Mobile Phones

Friday 28th March, 2008
Do you have a modern mobile phone? Does it have 3G? If so, you could be wasting energy without even knowing it.

On a daily basis, I use a Nokia E90 Communicator. It's a powerful piece of kit, 2 large colour LCD screens, stereo sound...everything you need to really drain some power. It has a large high capacity battery to compensate, but battery power isn't free...it needs to be recharged. Obviously the longer you can make the battery last between recharges, the better.

Most people know that functions like Bluetooth drain the battery a little quicker, especially on older phones that adopted the technology in it's early days. Turning Bluetooth off can saves some battery life but, in reality, it's impractical to keep turning if off/on as needed. You don't want to be driving down the road, hear the phone ring and then realise that you're not connected to your car kit.

You can change the timeout settings on your phone display so the backlight turns out quicker, saving a bit more battery life. In theory it's sound, in practice it means you're going to be pushing buttons to wake the thing back up again before you've finished reading the long joke you received on a txt message. So another option that isn't really so practical.

So how can we really safe battery life? Apart from silly ideas like using it less, disabling vibration and turning it off when it's not in use.

Let's go back to 3G...



3G, or UMTS as some of the geeks may refer to it, is the 3rd generation in mobile phones. First we had those awful analog bricks, then GSM came along and we went all digital with clearer phone calls. With 3G we get exactly the same except we gain a high speed data link. This is useful for picking up emails, surfing the net and other data services. It's also used for video calling at something like £1.50 per minute. But how often do you actually use it?

Does it help with phone calls? No. In fact, 3G has less coverage than GSM which usually means your signal strength is less. In fact, you might find your phone disconnects from 3G to make a phone call.

Does it help with txt messaging? No. In fact many phones, as with a voice call, will drop the 3G connect to send a txt message.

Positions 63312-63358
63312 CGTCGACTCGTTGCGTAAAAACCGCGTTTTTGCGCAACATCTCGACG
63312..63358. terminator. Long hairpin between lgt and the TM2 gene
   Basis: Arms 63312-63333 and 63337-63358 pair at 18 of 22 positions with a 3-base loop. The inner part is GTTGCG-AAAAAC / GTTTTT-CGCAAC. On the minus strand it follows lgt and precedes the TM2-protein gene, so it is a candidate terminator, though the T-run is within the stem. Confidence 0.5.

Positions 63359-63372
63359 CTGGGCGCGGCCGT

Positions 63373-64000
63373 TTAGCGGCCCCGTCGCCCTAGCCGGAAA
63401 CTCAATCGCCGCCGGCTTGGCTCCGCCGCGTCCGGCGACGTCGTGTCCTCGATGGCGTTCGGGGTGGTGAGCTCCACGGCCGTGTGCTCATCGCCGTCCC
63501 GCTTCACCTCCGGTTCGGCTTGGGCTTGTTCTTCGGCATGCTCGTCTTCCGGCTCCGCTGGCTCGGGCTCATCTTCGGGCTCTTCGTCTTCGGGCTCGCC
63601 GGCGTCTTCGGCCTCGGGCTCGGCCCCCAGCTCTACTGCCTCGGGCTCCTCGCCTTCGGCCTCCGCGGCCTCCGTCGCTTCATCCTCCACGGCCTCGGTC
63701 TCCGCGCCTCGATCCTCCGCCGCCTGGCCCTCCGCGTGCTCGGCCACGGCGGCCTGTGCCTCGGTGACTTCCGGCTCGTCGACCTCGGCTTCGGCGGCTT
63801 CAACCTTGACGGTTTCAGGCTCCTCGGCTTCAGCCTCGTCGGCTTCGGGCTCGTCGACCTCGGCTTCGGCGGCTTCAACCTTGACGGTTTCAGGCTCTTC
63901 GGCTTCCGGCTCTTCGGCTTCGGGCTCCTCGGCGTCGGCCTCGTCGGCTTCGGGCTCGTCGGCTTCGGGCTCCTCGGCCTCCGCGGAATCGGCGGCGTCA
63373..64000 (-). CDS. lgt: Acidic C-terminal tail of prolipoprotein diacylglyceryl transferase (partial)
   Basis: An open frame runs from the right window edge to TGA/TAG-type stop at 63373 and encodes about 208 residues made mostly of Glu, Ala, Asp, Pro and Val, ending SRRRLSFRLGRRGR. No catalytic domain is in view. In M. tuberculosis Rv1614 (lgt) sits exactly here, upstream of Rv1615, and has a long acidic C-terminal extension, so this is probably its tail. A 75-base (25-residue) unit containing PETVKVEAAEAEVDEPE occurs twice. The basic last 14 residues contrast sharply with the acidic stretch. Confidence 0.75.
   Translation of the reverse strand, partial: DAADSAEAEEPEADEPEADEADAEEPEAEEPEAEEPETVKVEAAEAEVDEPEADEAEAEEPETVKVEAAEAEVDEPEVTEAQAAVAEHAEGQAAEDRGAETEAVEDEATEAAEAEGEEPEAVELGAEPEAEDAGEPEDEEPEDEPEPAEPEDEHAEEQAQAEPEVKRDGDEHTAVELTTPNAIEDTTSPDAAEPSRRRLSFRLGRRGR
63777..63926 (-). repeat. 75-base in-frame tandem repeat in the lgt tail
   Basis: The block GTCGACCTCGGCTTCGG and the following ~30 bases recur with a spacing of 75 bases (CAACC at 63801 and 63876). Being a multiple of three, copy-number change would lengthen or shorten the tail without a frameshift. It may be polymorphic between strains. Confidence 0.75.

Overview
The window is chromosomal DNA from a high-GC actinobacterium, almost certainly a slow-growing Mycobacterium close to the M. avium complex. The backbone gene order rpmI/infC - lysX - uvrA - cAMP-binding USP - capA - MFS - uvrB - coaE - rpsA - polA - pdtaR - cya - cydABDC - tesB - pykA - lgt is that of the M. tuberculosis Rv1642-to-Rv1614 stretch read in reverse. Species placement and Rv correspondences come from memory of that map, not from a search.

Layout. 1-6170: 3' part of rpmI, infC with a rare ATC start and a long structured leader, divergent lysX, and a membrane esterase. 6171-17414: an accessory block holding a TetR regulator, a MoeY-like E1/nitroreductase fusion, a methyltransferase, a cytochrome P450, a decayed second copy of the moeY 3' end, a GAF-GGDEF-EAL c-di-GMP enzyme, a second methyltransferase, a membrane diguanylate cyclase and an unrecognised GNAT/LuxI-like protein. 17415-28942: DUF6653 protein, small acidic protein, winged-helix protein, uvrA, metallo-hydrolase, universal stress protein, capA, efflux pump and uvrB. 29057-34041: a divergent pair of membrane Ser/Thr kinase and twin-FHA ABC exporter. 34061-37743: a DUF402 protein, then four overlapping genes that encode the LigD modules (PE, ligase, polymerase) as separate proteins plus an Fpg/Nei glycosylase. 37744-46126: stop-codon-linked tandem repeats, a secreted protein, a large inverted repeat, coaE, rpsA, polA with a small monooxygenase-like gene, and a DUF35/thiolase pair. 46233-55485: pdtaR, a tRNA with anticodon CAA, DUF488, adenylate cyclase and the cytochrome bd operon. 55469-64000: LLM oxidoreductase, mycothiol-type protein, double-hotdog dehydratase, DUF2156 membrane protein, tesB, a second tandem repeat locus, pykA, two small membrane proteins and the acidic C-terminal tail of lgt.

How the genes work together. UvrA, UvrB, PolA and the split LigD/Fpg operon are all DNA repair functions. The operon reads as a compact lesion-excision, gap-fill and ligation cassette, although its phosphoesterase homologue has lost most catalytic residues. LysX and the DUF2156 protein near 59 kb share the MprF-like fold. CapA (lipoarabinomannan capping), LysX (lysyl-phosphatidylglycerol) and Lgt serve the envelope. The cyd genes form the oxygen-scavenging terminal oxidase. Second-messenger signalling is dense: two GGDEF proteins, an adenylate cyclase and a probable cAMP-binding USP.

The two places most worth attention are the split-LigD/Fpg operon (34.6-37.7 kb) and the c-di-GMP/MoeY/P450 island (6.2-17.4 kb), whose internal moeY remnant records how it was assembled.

One of the things that really hammers battery life on a phone is connecting to the local mobile phone base station. During this fairly lengthy negotiation a lot of data is sent and received. If you're travelling in a car or on a train, this re-connection can occur every couple of minutes which is why you'll find your battery is really hammered after a long journey.

On a 3G phone, this negotiation is usually doubled as it first connects to the GSM connection and then, when it finds an available 3G source, it upgrades the connection with another hefty negotiation. Sending or receiving a txt drops and re-establishes this connection hammering the phone some more. If you have delivery reports enabled, all this traffic is doubled.

So why do I need it? Well, maybe you don't...

Do you regularly pick up email on your phone? Do you browse the web on your phone? Do you use video calling? If not, you can just go into your phone options and disable 3G. This won't break anything and even things like browsing m.facebook.com will be pretty much unaffected as the GPRS function on the old 2G/GSM service will be perfectly adequate for mobile optimised "WAP" services.

I disabled 3G on my phone over the easter break...I've not charged it since. I'm getting at least DOUBLE the battery life, purely because I turned off this network function for which I have no use. This is not only very green, it's convenient too as you don't have to put your phone on the charger so often.

So dig out those phone menus, turn off 3G and watch as your battery doesn't go down like it did. Add a comment if you find this tip has worked for you.

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